Clinical data
Trade namesAnalepticon
ATC code
  • N,N-Diethyl-4-hydroxy-3-methoxybenzamide
CAS Number
PubChem CID
CompTox Dashboard (EPA)
ECHA InfoCard100.005.599 Edit this at Wikidata
Chemical and physical data
Molar mass223.272 g·mol−1
3D model (JSmol)
  • CCN(CC)C(=O)c1ccc(O)c(OC)c1
  • InChI=1S/C12H17NO3/c1-4-13(5-2)12(15)9-6-7-10(14)11(8-9)16-3/h6-8,14H,4-5H2,1-3H3 ☒N
 ☒NcheckY (what is this?)  (verify)

Etamivan (INN, or ethamivan (USAN); trade names Analepticon, Emivan, and Vandid) is a respiratory stimulant drug[1] related to nikethamide. It was mainly used in the treatment of barbiturate overdose[2] and chronic obstructive pulmonary disease,[3] but has now largely fallen into disuse.

Adverse effects which are common to the respiratory stimulant class include sneezing, coughing, and laryngospasm when infused too rapidly. More serious adverse events include muscle twitching, tremors, and convulsions. The dose to treat barbiturate intoxication or carbon dioxide narcosis in adults ranges from 0.5 mg/kg to 5.0 mg/kg, infused intravenously over several minutes. Epilepsy and the use of monoamine oxidase inhibitors or other adrenergic drugs are contraindications.[4]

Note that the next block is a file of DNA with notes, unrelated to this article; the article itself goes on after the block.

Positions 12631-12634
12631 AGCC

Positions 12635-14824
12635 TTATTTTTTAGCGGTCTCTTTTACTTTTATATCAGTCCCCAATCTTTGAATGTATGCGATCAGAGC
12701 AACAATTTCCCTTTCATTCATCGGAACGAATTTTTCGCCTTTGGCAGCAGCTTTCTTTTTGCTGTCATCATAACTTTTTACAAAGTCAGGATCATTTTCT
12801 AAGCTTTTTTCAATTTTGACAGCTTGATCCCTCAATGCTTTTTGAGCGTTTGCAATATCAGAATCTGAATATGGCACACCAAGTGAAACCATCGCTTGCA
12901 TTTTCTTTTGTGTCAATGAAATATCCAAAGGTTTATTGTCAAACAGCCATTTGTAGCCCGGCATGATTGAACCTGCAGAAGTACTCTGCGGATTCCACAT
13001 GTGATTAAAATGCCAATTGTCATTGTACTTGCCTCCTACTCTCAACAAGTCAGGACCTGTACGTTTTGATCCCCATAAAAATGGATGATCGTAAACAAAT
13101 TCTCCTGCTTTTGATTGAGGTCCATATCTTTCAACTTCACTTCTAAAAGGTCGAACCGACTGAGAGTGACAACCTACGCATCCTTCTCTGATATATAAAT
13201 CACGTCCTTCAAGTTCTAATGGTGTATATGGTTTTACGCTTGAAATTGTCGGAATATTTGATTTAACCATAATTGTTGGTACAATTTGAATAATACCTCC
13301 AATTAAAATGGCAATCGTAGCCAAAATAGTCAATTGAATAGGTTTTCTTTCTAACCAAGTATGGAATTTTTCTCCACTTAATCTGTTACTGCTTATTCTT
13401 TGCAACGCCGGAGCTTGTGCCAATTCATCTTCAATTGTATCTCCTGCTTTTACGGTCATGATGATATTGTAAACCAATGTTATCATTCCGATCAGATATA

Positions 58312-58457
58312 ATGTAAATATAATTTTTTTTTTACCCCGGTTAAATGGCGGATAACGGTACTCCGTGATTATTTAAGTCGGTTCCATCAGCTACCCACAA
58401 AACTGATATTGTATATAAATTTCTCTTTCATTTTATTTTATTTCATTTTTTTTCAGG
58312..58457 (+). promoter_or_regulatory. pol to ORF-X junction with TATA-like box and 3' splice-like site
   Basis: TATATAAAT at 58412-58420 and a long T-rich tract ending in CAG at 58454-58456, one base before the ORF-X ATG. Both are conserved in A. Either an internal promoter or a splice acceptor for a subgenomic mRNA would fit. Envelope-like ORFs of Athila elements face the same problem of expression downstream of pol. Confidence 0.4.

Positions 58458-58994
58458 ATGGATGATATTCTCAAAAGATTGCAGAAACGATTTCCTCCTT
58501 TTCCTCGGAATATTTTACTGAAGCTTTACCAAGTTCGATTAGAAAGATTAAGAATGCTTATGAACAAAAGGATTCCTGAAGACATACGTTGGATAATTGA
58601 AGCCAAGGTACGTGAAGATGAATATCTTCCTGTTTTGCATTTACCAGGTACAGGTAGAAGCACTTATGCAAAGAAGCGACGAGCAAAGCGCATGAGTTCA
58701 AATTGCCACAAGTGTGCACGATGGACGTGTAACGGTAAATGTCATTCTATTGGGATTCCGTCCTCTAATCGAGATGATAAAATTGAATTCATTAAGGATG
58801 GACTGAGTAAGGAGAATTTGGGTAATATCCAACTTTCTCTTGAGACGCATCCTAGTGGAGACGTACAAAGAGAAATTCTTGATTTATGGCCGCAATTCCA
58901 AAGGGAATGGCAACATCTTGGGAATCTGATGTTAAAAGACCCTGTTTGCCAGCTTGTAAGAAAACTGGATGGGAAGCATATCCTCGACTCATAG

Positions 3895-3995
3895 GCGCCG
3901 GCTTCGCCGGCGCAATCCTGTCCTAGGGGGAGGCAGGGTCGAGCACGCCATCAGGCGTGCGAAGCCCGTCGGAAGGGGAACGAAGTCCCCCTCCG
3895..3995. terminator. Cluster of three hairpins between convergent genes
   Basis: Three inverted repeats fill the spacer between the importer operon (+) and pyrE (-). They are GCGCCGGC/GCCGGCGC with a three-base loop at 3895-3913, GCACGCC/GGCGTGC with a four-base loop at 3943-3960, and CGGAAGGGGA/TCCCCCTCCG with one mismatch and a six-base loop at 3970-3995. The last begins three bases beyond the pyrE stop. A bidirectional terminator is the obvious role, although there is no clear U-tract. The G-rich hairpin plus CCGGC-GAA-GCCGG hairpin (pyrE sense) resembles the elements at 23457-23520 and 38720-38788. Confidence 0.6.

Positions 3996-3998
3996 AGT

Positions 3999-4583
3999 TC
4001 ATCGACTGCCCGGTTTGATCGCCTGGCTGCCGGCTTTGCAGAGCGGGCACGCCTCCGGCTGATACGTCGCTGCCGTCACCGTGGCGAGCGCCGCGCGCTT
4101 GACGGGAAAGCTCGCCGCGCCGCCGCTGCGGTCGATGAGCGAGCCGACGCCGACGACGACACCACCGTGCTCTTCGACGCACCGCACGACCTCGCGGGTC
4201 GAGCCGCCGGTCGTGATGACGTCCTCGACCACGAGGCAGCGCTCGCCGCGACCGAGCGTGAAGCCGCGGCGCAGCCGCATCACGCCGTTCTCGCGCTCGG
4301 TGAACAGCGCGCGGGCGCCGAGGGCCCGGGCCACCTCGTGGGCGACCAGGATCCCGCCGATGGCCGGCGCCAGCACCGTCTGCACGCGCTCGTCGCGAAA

1. ^ Hirsh K, Wang SC (May 1975). "Respiratory stimulant effects of ethamivan and picrotoxin". The Journal of Pharmacology and Experimental Therapeutics. 193 (2): 657–63. PMID 1173598.
  2. ^ Wheeldon PJ, Perry AW (July 1963). "The use of ethamivan in the treatment of barbiturate poisoning". Canadian Medical Association Journal. 89 (1): 20–2. PMC 1921664. PMID 14000228.
  3. ^ Sproule BJ, Jans RL, Breitkreutz H, Mahon W (December 1964). "Effects of ethamivan in patients with chronic respiratory disease". Canadian Medical Association Journal. 91 (23): 1203–8. PMC 1928498. PMID 14226094.
  4. ^ American Medical Association Dept of Drugs (1977). AMA Drug Evaluations (3rd ed.). Littleton, Mass.: Pub. Sciences Group. p. N-61. ISBN 978-0-88416-175-2. OCLC 1024170745.